You can view the full text of this article for free using the link below.

Title: The influence of expectancies on sport consumer behaviour: from BIRGing to COFFing

Authors: Jonathan A. Jensen; James O. Evans; Brian A. Turner

Addresses: Department of Exercise and Sport Science, University of North Carolina at Chapel Hill, 308 Woollen Gym, Chapel Hill, NC, 27599-8700, USA ' University of North Alabama, 311 Flowers Hall, Florence, AL 35632-0001, USA ' Department of Human Sciences, The Ohio State University, A250 PAES Building, 305 Annie & John Glenn Ave., Columbus, OH 43210-1234, USA

Abstract: This study makes a novel contribution to the consumer behaviour literature by confirming the influence of expectations on the propensity of sport consumers to engage in BIRGing behaviours. Notably, while many researchers have measured behaviour via self-reported surveys, this study breaks new ground in its analysis of actual consumer behaviour. Consistent with expectancy theory, results revealed that study participants who expected a win were more than twice as likely to BIRG, and the effect of expectations on behaviour was not moderated by the outcome of the game. An analysis of participants who expected a loss provides the first empirical support in the sport consumer behaviour literature for the theory of COFFing (i.e., 'cutting off future failure'). Given the need to protect their ego from future damage, those who did not expect to win were 50.5% less likely to BIRG, representing an important theoretical contribution to the literature.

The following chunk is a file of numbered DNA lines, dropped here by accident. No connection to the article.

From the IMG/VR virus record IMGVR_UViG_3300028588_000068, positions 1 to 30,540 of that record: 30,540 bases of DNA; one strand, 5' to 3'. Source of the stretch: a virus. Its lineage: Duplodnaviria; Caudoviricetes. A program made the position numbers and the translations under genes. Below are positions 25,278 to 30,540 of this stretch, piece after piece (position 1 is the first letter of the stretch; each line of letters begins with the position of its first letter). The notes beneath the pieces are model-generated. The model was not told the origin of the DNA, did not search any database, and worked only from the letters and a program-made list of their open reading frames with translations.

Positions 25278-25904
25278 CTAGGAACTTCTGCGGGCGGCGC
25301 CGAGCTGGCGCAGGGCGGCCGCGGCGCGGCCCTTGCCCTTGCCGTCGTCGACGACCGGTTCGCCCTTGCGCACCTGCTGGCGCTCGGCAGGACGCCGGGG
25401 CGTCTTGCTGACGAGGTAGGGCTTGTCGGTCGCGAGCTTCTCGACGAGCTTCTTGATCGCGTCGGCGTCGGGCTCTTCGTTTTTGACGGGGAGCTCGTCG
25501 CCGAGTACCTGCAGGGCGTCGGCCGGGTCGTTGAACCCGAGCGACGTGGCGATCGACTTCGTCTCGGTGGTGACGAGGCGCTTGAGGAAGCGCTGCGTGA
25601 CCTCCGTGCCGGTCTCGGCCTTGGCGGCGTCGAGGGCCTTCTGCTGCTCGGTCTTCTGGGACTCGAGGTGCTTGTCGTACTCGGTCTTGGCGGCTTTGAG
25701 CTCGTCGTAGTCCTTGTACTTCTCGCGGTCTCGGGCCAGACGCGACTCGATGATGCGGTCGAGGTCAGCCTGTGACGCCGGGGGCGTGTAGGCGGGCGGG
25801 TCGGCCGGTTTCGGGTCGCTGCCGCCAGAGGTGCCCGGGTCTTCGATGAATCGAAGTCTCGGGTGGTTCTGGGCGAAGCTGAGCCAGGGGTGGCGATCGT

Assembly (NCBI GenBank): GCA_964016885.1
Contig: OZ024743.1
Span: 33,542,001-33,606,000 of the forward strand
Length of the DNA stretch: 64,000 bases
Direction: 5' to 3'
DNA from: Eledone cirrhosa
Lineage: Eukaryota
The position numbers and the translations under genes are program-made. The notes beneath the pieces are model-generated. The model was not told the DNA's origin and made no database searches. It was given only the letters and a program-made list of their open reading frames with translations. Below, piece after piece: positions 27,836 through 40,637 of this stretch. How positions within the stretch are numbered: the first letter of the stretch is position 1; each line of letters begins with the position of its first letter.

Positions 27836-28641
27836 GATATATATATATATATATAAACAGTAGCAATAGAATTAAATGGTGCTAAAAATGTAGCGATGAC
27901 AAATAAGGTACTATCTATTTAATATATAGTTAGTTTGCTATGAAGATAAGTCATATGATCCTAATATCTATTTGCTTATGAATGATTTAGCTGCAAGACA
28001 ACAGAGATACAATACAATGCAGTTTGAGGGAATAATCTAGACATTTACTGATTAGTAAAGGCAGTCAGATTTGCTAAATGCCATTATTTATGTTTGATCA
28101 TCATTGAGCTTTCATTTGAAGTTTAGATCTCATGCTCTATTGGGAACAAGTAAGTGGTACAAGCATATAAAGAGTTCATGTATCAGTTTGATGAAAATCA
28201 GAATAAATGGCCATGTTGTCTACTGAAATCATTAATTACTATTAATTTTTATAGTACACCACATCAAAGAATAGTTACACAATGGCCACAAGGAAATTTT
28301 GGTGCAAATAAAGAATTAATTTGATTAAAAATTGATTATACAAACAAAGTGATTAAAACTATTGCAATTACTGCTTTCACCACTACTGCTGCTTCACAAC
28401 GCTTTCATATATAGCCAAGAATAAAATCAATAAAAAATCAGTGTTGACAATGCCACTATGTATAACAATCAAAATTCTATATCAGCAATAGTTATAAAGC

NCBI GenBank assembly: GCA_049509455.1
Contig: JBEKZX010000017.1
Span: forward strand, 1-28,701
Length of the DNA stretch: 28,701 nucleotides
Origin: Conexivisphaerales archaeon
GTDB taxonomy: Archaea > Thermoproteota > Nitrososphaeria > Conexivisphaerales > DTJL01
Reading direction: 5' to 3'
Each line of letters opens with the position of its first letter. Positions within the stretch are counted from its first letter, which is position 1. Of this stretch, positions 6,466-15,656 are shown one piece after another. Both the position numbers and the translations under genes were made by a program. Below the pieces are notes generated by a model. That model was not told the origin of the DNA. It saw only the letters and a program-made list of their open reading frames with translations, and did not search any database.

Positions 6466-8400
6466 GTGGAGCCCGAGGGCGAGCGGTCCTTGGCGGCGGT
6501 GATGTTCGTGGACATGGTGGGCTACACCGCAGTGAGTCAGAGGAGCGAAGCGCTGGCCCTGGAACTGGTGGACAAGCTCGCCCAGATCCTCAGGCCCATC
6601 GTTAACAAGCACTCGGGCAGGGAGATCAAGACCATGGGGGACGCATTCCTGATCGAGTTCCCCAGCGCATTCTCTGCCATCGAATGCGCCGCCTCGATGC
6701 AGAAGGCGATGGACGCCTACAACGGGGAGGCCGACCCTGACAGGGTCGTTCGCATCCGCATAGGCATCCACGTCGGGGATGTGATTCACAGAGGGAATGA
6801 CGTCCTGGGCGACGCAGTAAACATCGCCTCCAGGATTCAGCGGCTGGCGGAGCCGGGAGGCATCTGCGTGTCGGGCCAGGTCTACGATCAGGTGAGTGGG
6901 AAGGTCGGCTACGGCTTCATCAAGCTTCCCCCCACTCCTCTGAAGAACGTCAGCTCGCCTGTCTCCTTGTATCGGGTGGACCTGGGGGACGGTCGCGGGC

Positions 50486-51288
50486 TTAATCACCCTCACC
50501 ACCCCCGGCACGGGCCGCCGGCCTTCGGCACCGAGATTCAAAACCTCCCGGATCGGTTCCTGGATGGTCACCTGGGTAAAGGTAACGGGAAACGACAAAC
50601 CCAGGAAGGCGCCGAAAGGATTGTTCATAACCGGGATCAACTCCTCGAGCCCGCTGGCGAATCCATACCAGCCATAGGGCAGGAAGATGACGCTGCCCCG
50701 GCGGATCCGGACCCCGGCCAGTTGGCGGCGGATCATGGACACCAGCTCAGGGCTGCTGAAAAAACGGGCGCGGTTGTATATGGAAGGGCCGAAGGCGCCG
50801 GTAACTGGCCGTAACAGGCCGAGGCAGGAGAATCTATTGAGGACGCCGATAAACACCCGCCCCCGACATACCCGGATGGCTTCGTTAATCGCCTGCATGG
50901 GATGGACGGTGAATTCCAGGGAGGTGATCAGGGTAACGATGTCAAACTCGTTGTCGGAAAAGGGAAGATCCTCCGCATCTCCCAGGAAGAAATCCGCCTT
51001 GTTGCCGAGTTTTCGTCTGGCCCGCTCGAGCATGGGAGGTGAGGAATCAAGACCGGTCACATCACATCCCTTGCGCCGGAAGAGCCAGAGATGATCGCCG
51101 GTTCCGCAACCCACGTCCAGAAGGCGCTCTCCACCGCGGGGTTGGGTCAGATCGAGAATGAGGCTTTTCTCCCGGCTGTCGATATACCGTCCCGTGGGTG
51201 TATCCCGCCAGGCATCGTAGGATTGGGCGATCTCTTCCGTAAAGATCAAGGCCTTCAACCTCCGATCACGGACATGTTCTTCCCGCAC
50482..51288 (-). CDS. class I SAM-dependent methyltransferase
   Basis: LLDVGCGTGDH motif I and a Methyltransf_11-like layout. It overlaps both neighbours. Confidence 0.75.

Keywords: consumer behaviour; expectancy theory; BIRGing; COFFing.

DOI: 10.1504/IJSMM.2023.130432

International Journal of Sport Management and Marketing, 2023 Vol.23 No.1/2, pp.80 - 98

Accepted: 05 Apr 2022
Published online: 20 Apr 2023 *

Full-text access for editors Full-text access for subscribers Free access Comment on this article